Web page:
Rid yourself of a raging monster.
I know my crimes deserve no mercy.
Strike me, avenge both earth and the heavens.
Crush your son beneath your feet that he embraces:
I seek death, I desire it, I await it;
But let it be punishment enough,
Let me be reunited with my father in my last moments!

From the goodness of your heart grant me this favor….

He has forfeited all his rights.

He has earned them all back.
Sire, I answer in my name.
I see him; he is consumed by grief;
If you don’t pardon him, he will die at your feet.

At which point Oedipus lapses into a daze. When he emerges, he has forgotten where he is and is soon ready to forgive Polynices. It’s a kind of deux ex machina. The opera ends with a celebration of forgiveness, the chorus of Athenians praising Oedipus for his kind-heartedness. Perhaps King Louis’ entourage saw the rough seam here—from justified self-righteousness to amnesia and parental concern—and sensed that the story is not entirely benign. For the scene in Sophocles is much different:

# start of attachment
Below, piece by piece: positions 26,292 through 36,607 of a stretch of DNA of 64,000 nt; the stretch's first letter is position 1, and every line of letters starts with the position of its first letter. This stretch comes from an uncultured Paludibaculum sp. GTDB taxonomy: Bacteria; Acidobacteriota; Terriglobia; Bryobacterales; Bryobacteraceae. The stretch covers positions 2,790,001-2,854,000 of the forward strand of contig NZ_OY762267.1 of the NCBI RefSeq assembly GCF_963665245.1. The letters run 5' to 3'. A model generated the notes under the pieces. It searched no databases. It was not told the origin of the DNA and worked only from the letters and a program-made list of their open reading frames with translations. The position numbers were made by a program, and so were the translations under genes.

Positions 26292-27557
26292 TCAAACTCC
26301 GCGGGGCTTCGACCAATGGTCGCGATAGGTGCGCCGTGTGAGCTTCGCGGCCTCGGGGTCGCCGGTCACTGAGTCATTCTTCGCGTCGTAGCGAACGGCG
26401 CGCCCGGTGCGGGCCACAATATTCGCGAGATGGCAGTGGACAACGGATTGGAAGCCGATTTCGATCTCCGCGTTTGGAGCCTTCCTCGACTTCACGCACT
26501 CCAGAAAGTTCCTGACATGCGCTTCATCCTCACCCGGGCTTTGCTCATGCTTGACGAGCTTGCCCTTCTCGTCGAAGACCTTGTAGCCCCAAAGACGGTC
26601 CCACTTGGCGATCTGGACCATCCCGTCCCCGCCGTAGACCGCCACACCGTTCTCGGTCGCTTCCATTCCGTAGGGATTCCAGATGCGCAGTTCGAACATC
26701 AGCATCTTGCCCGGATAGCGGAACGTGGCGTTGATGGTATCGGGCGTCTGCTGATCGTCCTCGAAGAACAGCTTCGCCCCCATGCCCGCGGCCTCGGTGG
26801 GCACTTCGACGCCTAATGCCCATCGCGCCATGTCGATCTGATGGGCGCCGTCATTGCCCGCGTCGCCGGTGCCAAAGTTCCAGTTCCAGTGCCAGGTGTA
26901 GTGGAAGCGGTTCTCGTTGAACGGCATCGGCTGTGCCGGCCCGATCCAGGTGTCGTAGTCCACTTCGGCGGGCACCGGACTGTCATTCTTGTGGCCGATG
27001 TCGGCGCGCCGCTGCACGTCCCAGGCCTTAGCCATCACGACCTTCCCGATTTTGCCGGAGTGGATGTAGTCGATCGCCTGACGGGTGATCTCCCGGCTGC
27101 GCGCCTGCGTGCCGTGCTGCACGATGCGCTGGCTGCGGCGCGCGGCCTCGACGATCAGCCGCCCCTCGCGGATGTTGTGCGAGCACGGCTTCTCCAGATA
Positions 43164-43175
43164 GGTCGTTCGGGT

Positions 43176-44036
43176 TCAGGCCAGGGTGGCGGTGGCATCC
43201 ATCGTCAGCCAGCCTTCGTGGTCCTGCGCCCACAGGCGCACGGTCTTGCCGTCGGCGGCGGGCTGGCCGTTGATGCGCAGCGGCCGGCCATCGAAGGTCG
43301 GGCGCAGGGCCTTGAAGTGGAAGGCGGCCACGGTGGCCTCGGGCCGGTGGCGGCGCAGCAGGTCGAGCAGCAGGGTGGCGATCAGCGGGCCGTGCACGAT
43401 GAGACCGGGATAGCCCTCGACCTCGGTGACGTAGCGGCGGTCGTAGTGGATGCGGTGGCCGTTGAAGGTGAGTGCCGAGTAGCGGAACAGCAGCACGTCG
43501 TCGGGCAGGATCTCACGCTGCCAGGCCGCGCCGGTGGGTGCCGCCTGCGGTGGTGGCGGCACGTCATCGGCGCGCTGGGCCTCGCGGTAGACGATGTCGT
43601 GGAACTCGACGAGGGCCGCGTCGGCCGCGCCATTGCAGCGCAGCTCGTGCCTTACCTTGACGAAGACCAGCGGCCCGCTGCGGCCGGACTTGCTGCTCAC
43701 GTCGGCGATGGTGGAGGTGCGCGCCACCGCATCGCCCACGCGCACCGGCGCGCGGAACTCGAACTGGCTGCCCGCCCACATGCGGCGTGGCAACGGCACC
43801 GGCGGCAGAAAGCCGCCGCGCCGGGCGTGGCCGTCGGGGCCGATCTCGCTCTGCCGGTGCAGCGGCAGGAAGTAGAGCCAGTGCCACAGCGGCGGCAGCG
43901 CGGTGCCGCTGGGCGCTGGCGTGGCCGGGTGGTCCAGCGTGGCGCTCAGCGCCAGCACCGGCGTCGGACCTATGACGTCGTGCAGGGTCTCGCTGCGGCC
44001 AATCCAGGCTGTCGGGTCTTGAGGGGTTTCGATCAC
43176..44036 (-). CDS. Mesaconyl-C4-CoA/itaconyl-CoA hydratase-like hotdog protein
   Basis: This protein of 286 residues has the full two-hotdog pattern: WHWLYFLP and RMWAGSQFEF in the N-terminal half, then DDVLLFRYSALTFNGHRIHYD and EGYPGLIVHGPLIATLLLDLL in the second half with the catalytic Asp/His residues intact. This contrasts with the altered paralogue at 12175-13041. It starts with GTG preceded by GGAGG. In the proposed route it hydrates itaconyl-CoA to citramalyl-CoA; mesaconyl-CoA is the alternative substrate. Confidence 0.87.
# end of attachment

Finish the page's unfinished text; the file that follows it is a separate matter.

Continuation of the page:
Oedipus (to Polynices)
You shall not conquer by spear your native land;
You shall not come again to hollow Argos;
You are to die by a brother’s hand, and kill him
By whom you were exiled.
These are my curses on you! And I summon
Your father’s hateful darkness of Tartarus
To give you a new dwelling place. I call
Upon the spirits there, I call on Ares,
That thrust upon you both this dreadful hatred.

This is what you have heard. Now, off with you and tell
All the Cadmeans and your trusty allies
That such are the honors Oedipus divided
Between those sons of his!

In Sophocles, Oedipus is not to be swayed. In Antigone his curse will come off just as he foretold: at the opening Polynices and Eteocles lie dead, murdered by each other’s hand. Sachinni’s Oedipus reinforces, rather than undermines, the kingship, which in Sophocles come to an end with the death of Oedipus’ sons. In the opera, and fittingly for a royal audience, Oedipus repairs the line of succession which had been threatened by Oedipus’ exile and the squabbles between his sons.

Despite its initial reception, Œdipe à Colone would become one of the most popular works in the late 18th and early 19th century repertoire. The big question is whether Louis XVI ever appreciated the contrast between Oedipus and his own homegrown regicides.